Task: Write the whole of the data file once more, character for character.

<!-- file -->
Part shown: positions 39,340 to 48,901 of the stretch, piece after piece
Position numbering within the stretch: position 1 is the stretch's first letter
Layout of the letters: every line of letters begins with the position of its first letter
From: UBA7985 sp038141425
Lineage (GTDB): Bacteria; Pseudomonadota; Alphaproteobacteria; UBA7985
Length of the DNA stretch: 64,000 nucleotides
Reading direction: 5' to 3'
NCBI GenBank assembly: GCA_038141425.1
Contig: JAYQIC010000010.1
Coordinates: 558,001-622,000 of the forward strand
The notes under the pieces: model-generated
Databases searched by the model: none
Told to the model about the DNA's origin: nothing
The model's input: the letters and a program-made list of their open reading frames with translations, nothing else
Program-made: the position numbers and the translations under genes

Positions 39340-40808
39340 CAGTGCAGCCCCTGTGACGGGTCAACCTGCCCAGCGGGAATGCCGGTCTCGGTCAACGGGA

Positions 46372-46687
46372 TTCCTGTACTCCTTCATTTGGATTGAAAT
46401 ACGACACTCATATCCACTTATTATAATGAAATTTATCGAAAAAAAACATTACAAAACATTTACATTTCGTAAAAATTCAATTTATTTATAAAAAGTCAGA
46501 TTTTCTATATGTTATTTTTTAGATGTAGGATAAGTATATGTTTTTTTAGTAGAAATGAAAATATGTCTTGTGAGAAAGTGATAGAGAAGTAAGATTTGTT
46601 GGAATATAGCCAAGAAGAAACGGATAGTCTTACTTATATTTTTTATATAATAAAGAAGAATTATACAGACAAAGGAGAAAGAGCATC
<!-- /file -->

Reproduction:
Part shown: positions 39,340 to 48,901 of the stretch, piece after piece
Position numbering within the stretch: position 1 is the stretch's first letter
Layout of the letters: every line of letters begins with the position of its first letter
From: UBA7985 sp038141425
Lineage (GTDB): Bacteria; Pseudomonadota; Alphaproteobacteria; UBA7985
Length of the DNA stretch: 64,000 nucleotides
Reading direction: 5' to 3'
NCBI GenBank assembly: GCA_038141425.1
Contig: JAYQIC010000010.1
Coordinates: 558,001-622,000 of the forward strand
The notes under the pieces: model-generated
Databases searched by the model: none
Told to the model about the DNA's origin: nothing
The model's input: the letters and a program-made list of their open reading frames with translations, nothing else
Program-made: the position numbers and the translations under genes

Positions 39340-40808
39340 CAGTGCAGCCCCTGTGACGGGTCAACCTGCCCAGCGGGAATGCCGGTCTCGGTCAACGGGA

Positions 46372-46687
46372 TTCCTGTACTCCTTCATTTGGATTGAAAT
46401 ACGACACTCATATCCACTTATTATAATGAAATTTATCGAAAAAAAACATTACAAAACATTTACATTTCGTAAAAATTCAATTTATTTATAAAAAGTCAGA
46501 TTTTCTATATGTTATTTTTTAGATGTAGGATAAGTATATGTTTTTTTAGTAGAAATGAAAATATGTCTTGTGAGAAAGTGATAGAGAAGTAAGATTTGTT
46601 GGAATATAGCCAAGAAGAAACGGATAGTCTTACTTATATTTTTTATATAATAAAGAAGAATTATACAGACAAAGGAGAAAGAGCATC